Induction heating is a breakthrough technology to heat metals and electrically-conductive substances. It offers quick, consistent, and targeted heat. As a result, several industries have been using it.

The use of induction heating is common in metal brazing, surface hardening, preheating, etc.

Nevertheless, for each application, induction heating works on different frequencies.

Wondering why? Well, several factors influence induction heating frequency selection.

In this post, we will discuss those aspects. However, before that, let’s take a look at the history of induction heating frequencies.

Induction Heating Frequencies Over the Years

Induction heating is non-contact heating. It utilizes a certain degree of heating frequency to heat electrically conductive materials.

Today, induction heating equipment is a primary tool in manufacturing industries. However, this technology was not that efficient from the beginning.

Induction heating has come a long way since its invention. Michael Faraday, an English scientist, discovered the basics of induction heating in 1831. He introduced the concept of melting metals with the help of induction heating.

For the first time in 1935, induction heating became a topic of debate. At that time, there were only three sources of power generation. These were arch discharge generators, motor generators, and tube generators.

Arch generators were low-efficiency generators. On the other hand, motor generators could generate only 500 kW at a frequency of up to 10 kHz.

Tube oscillators were the only option for producing a high induction heating frequency. Unfortunately, the issues with tube oscillators were their large size and poor performance.

Thereafter, solid-state power supplies came into existence. It upgraded the induction heating technology several times.

Even today, SSP (solid-state power) supplies generate induction heating at MHz frequency. They can produce frequencies of more than 5 MHz.

Influencing Factors for Induction Heating Frequency Selection

Today, induction heating is used worldwide. It has become a popular choice for annealing, hardening, brazing, shrink fitting, soldering, and more. And for each application, induction heating works at different frequencies.

Several aspects influence induction heating frequency selection. We have put together some crucial ones below.

  • Duration of heating and production rate
  • The type of metal used
  • Diameter of workpiece
  • Depth of hardness and heat pattern control
  • The efficiency of the inductor and its installation
  • Electrodynamics forces
  • Cost and size of equipment

Induction heating frequency (F) selection is achieved by keeping the heating power (P) and time (T) in mind.

Various experimental and theoretical studies provide recommendations for induction frequency selection.

Check out the induction heating frequency selection recommendations for different applications below.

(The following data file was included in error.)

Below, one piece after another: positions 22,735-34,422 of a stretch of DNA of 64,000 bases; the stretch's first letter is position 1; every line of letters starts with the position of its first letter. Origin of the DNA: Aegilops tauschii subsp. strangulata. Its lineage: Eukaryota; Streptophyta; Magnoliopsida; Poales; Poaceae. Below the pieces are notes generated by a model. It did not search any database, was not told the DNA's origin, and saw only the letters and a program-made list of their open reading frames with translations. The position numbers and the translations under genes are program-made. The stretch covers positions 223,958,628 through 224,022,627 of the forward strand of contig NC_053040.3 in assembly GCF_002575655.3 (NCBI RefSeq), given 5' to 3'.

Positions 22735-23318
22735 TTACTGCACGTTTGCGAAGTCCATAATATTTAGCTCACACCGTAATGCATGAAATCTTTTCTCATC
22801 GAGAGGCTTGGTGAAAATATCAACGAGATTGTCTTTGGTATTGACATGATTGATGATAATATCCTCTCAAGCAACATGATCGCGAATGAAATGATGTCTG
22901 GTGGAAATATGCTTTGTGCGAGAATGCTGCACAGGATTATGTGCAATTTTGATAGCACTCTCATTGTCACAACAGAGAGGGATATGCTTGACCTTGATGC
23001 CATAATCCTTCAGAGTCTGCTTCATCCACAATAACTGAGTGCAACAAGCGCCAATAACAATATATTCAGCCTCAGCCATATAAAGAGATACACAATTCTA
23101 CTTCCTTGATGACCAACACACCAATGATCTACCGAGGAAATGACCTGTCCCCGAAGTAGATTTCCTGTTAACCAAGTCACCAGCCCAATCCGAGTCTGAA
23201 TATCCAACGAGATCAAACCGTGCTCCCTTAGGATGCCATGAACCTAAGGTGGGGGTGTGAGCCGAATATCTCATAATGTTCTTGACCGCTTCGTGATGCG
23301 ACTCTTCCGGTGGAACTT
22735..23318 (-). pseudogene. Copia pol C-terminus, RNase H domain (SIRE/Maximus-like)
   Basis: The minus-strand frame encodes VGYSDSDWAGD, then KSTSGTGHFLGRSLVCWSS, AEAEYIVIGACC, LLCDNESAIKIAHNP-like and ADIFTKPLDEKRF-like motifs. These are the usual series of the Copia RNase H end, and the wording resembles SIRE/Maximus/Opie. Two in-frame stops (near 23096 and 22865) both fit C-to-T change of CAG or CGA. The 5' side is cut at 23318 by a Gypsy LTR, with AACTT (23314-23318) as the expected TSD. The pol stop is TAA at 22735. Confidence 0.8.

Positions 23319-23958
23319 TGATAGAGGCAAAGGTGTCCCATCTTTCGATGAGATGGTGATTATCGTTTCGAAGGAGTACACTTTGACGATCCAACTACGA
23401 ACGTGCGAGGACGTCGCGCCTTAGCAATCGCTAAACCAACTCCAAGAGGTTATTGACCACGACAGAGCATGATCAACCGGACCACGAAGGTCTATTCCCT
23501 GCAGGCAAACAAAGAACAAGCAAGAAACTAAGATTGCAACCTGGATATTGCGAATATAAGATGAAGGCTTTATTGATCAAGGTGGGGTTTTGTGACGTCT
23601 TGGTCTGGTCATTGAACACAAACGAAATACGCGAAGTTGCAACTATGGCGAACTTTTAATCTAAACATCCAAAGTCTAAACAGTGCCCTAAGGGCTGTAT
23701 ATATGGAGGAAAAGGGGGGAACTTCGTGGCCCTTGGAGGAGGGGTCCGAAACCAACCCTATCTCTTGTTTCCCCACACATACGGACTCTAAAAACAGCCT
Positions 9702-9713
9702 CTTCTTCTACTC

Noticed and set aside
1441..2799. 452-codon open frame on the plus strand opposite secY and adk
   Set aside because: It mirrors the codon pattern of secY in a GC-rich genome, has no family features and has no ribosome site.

Induction Heating Frequency Selection for Surface Hardening

Surface hardening involves metal treatment using induction heating. The process strengthens the hardness of a metal’s outer surface. However, the core remains soft.

Surface hardening is one of the most complex heating processes. The process includes various geometrics and heat-treatment specifications. As a result, it is difficult to make a general suggestion for its heating frequency selection.

Most experts suggest the following points for frequency selection for surface hardening.

  • An operator must precisely calculate frequency, time, and power for hardening.
  • The induction heating frequency should be in a narrow range depending on the tooth pitch. For small gears, the heating power must be high and rapid.
  • Choose the induction heating frequency based on the requirements of your workpieces.

Some suitable induction heating frequency ranges for different surface hardening depths:

Hardening Depth Heating Machine Frequency
0.8 – 1.2 mm 200 – 400 kHz
1 – 2 mm 30 – 200 kHz
2 – 4 mm 5 – 30 kHz

Induction Heating Frequency Selection for Brazing

Induction brazing is the process of joining two metals using induction heating. In many industries, people use it as an alternative to conventional flame-brazing.

Several factors influence induction heating frequency selection for brazing. These include the brazing material, welding depth, and thickness of the workpiece. However, the frequency range often stays between 15 and 300 kHz.

Induction Heating Frequency Selection for Melting

Induction melting is the process of melting a metal using an induction furnace. The furnace produces high heat until the metal reaches the melting point.

Generally, operators set the frequency of the induction melting machine between 3-30 kHz. But it all depends on the metal material and its melting capability. Every metal has distinct melting capacities.

Induction Heating Frequency Selection for Forging

Induction forging involves preheating metals using an induction heater. After that, they are deformed with the help of a hammer or press. The metal gets heated to a certain temperature so that it can deform.

The induction heater provides consistent heating. But the frequency of heating is determined by the diameter of the workpiece.

Recommendations for induction heating frequency selection for forging applications:

Workpiece Diameter Induction Heating Frequency Range
20 – 30 mm 15 – 30 kHz
30 – 50 mm 6 – 15 kHz
50 – 80 mm 2 – 5 kHz
80 mm 2 kHz


Now you know that several factors affect induction heating frequency selection. And frequency selection is made based on application, metal type, depth, and diameter of the workpiece. If you are not sure about frequency, get recommendations from experts.